In September 2015 the Department of Defence and NSW Environment Protection Authority released information about the discovery of chemical contamination from PFAS in surface water, ground water and fish, near the Williamtown RAAF base in the Hunter Valley. Further contamination has been identified around the Oakey RAAF base in Queensland and the former Country Fire Authority (CFA) Training College in Fiskville, Victoria.

The Department of Defence has carried out preliminary sampling to characterise the presence of PFAS compounds near RAAF Base Darwin, RAAF Base Tindal and Robertson Barracks. See information on the preliminary sampling program.

RAAF Base Darwin and RAAF Base Tindal are prioritised and investigation work commenced in March 2017. The detailed environmental investigation for Robertson barracks is due to commence in mid 2017.

The NT Government is represented at the project control group that is overseeing Defence detailed environmental investigations in the NT and is working with Defence to ensure the investigation process is comprehensive, efficient and transparent.

Between 23-25 November 2016, Defence hosted community ‘walk in’ consultation sessions at RAAF Bases Tindal and Darwin and at Robertson Barracks to provide further information to interested community members about the response of PFAS contamination at and from Defence sites.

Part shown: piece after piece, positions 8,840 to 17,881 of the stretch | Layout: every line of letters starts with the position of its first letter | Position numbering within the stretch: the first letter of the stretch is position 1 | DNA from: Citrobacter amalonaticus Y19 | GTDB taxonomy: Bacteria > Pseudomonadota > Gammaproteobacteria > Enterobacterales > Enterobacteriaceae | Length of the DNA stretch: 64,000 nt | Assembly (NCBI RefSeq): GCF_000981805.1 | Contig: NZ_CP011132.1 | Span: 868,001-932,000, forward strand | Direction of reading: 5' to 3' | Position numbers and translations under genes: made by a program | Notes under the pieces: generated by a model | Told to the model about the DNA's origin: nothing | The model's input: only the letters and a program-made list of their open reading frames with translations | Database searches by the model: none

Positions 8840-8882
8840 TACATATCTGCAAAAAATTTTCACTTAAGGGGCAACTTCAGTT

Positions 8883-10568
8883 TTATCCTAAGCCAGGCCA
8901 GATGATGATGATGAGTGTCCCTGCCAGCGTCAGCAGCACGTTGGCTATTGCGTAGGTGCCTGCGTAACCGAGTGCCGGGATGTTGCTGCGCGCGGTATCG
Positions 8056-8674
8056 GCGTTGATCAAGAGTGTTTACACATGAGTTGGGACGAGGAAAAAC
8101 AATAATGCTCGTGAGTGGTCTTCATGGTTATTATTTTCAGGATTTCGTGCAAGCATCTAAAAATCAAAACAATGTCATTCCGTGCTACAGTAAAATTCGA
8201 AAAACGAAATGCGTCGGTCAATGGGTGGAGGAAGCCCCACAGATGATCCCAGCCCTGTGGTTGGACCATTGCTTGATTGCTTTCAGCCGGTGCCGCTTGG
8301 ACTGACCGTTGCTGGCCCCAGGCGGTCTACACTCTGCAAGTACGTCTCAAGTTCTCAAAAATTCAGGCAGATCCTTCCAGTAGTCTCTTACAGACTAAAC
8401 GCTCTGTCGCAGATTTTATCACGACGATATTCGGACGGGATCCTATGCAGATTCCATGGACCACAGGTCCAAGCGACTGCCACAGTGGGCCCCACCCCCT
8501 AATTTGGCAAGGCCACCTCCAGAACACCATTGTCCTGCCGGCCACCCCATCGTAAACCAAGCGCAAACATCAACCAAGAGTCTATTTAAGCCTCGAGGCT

A second round of community consultation sessions were held on 22 March in Darwin and Katherine on 12 April 2017. 

A third round community consultation sessions were held in late June 2017 in Darwin and Katherine.

Further information about the Defence National PFAS environmental investigation program, including the Northern Territory Investigation sites,  can be found on the Defence website and via the Defence national hotline: 1800 365 414.

New FSANZ Health Based Guidance Values

Food Standards Australia New Zealand (FSANZ) was contracted by the Australian Department of Health in June 2016 to develop new national health based guidance values for PFAS to replace the interim Environmental Health Standing Committee guidelines released on 16 June 2016. FSANZ has provided the Commonwealth with a PFAS hazard assessment report (the FSANZ PFAS Report), which details the development of Tolerable Daily Intake (TDI) values for PFAS. This report forms the basis of the new Commonwealth guidelines.